Can a Ban on Smartphone Use While Crossing the Street be Coming?


Published July 15, 2016 at 7:35 pm


If you’ve wandered into traffic with your eyes on your phone, Toronto city council (and perhaps everyone else) wants the province to compel you to keep your eyes on the road.

Earlier this week, TO councillors passed a motion formally asking the province to look into a ban on pedestrians using cell phones, the Toronto Star reports. Although the motion was passed by TO brass, the call to the province indicates that a potential ban would affect everyone in Ontario including Mississauga.

So, Pokemon Go enthusiasts seeking out Pikachu in City Centre could, potentially, run afoul of the Highway Traffic Act should the provincial Liberals pursue the motion.

If you think the idea is absurd (if not somewhat logical), you’re not alone. According to The Star, some councillors were “laughing in the aisles.”

The newspaper reports that the amendment, moved by Councillor Frances Nunziata, asked the Ontario minister of transportation to consider making changes to the Act to prohibit “actively using a handheld wireless communication device or handheld electronic entertainment device while on any travelled portion of a roadway.”

While some people were laughing, others were not. The motion was approved by a vote of 26 to 15 and even Mayor John Tory was on board.

According to The Star, Nunziata defended her motion by saying, “there is a fine for texting (while) driving, but there isn’t a fine for texting and walking on a roadway, and I don’t know if members of council have experienced this, but especially downtown when you’re driving and you’ve got a green light or a red light and a pedestrian is in the middle of the roadway texting and won’t move, and it’s just constantly.”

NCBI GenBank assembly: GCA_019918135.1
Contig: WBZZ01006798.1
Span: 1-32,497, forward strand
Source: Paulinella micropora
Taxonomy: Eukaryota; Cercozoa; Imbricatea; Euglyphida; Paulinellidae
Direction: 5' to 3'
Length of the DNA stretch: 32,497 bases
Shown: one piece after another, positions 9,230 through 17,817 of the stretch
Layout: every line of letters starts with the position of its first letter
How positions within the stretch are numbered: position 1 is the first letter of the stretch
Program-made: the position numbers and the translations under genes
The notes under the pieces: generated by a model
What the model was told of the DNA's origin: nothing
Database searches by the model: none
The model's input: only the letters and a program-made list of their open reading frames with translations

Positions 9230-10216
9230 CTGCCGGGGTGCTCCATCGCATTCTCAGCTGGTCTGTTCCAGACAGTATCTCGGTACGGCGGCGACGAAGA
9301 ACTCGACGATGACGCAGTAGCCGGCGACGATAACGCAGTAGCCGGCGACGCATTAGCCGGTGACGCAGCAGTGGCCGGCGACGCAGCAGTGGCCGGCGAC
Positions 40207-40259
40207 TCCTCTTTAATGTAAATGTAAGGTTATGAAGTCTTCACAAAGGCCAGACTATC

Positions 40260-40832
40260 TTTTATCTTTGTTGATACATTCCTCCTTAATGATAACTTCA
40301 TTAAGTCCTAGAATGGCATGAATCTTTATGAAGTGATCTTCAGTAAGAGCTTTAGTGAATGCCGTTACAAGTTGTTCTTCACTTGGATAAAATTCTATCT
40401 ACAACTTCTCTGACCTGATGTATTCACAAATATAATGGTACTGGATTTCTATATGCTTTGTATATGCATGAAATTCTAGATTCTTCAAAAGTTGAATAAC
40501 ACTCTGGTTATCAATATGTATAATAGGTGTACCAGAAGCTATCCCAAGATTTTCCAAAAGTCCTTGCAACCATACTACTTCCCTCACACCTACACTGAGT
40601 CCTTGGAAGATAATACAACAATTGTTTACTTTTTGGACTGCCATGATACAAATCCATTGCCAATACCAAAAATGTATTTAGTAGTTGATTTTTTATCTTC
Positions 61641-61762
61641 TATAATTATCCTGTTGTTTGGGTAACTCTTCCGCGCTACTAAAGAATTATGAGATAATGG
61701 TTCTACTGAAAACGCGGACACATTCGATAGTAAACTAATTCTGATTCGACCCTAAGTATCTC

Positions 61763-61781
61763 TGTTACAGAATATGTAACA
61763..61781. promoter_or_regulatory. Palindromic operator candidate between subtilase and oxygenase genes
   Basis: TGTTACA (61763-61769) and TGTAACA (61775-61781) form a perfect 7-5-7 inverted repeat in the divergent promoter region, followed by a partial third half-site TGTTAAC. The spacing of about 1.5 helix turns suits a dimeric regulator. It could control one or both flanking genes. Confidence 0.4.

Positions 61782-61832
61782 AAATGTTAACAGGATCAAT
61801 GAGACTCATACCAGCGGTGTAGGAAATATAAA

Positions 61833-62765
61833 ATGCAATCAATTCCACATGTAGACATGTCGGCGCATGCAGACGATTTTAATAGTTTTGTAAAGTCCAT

The Star points out that there is some precedent here, as the province’s chief coroner determined, based on data from 2010, that pedestrians were more likely to be killed if they were using electronic devices.

So, Mississauga – how does this make you feel? Do you hope the Wynne government institutes a province-wide ban on texting while traversing a bustling roadway? Or do you think the onus should be on drivers to be more mindful of potentially distracted pedestrians? Would a simple public awareness campaign — one free of the threat of fines — be more appropriate? 

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